"Blume's achievement is doubly remarkable. As an award-winning journalist and cultural historian, she revisits the intense nightlife of Parisian bars and cafes and the explosive, rivalrous drama of Pamplona in a chiseled, precise style that would please the master himself. By filling in Hemingway's purposeful silences and omissions with the story's real-life people and actual events, she accentuates the author's artistic genius and enlarges our understanding of the novel's complex characters and themes. This is a book for novice Hemingway readers as well as veterans of his work." —The Tampa Bay Times
"Everybody Behaves Badly is a page-turner of the highest order, chock-a-block with more scandal than the latest issue of Us magazine. It also offers deep insight into the paradox that is Hemingway himself ... It all makes for fascinating reading, and Blume’s style, which has been compared to Flannery O’Connor and Truman Capote, is easy and engaging." —Winnipeg Free Press
"A wonderful book." —The Chicago Tribune
"[A] revealing reconstruction of Ernest Hemingway’s revelry with friends in Pamplona, Spain, in 1925 and how it became the source of his groundbreaking modernist novel “The Sun Also Rises.” —The Sacramento Bee
"In 1925, Ernest Hemingway and five companions traveled to Pamplona for six debaucherous weeks of booze, sex, and bullfighting that inspired The Sun Also Rises. Blume uncovers the truth behind the foundational roman à clef of the Lost Generation." —Departures
"Everybody Behaves Badly is the rollicking back story to Hemingway’s vigorous work that cut American writing to the bone….Blume’s excellent work enriches us with new research put to artful purpose.” —Buffalo News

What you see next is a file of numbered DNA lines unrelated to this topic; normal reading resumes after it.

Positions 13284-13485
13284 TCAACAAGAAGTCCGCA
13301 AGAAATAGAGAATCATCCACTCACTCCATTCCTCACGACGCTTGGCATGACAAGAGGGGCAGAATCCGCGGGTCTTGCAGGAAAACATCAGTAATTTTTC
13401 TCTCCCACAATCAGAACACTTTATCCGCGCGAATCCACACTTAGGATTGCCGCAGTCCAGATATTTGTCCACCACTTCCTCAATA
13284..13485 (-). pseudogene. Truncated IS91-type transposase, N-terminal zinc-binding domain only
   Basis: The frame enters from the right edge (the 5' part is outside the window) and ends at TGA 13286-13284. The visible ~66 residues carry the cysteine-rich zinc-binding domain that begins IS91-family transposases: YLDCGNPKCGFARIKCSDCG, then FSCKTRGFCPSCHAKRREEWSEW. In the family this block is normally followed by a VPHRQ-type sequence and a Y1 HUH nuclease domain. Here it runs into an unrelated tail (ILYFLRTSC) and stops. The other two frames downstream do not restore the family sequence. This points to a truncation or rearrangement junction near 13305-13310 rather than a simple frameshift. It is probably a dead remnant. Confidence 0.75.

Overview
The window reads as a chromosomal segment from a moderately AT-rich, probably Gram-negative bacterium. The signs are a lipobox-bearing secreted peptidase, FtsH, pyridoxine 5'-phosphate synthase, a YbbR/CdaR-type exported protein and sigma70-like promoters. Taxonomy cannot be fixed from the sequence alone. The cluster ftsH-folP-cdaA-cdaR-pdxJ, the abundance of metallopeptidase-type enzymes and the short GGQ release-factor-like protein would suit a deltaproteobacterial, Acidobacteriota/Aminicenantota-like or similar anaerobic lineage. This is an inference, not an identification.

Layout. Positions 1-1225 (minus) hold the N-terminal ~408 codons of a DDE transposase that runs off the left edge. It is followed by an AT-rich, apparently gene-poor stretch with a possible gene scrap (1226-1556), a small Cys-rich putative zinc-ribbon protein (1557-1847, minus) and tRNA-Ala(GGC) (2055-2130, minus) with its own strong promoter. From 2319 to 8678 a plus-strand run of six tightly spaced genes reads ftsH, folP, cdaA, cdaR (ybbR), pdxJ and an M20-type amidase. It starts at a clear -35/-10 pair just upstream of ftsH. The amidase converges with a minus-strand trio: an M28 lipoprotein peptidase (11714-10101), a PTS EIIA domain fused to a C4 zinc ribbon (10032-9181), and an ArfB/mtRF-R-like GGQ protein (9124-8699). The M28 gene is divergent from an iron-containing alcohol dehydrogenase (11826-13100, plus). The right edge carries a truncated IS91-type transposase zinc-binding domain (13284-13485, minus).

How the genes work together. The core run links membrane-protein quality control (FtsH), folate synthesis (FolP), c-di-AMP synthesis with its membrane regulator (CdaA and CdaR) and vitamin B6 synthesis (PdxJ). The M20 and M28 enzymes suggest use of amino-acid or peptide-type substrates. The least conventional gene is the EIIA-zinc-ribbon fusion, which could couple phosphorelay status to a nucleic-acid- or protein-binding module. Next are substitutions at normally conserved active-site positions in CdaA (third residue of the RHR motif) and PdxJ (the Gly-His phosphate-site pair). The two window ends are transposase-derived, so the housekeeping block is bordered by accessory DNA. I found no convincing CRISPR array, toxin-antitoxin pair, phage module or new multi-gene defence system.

"Richly gossipy, beautifully illustrated (with some period photographs that the reader had actually never run across before), and lavishly well written ... Blume’s full bore research is matched only by her own gift with words. Everybody Behaves Badly makes for a fine addition to the bookshelf that already contains Hemingway’s own A Moveable Feast, as well as Nancy Mitford’s Zelda, A. E. Hotchner’s Papa Hemingway, and Calvin Tompkins’ exquisite Living Well Is the Best Revenge. It is just that good." —New York Journal of Books
“The Lost Generation – in all its depression and excess – was immortalized in The Sun Also Rises. Now, cultural critic Blume pens the true story of that infamous 1925 trip to Pamploma from which Hemingway drew his inspiration, delving into the salacious travails of the group that would define an era of modern literature.” - DuJour
“Blume’s Everybody Behaves Badly can live squarely on its own...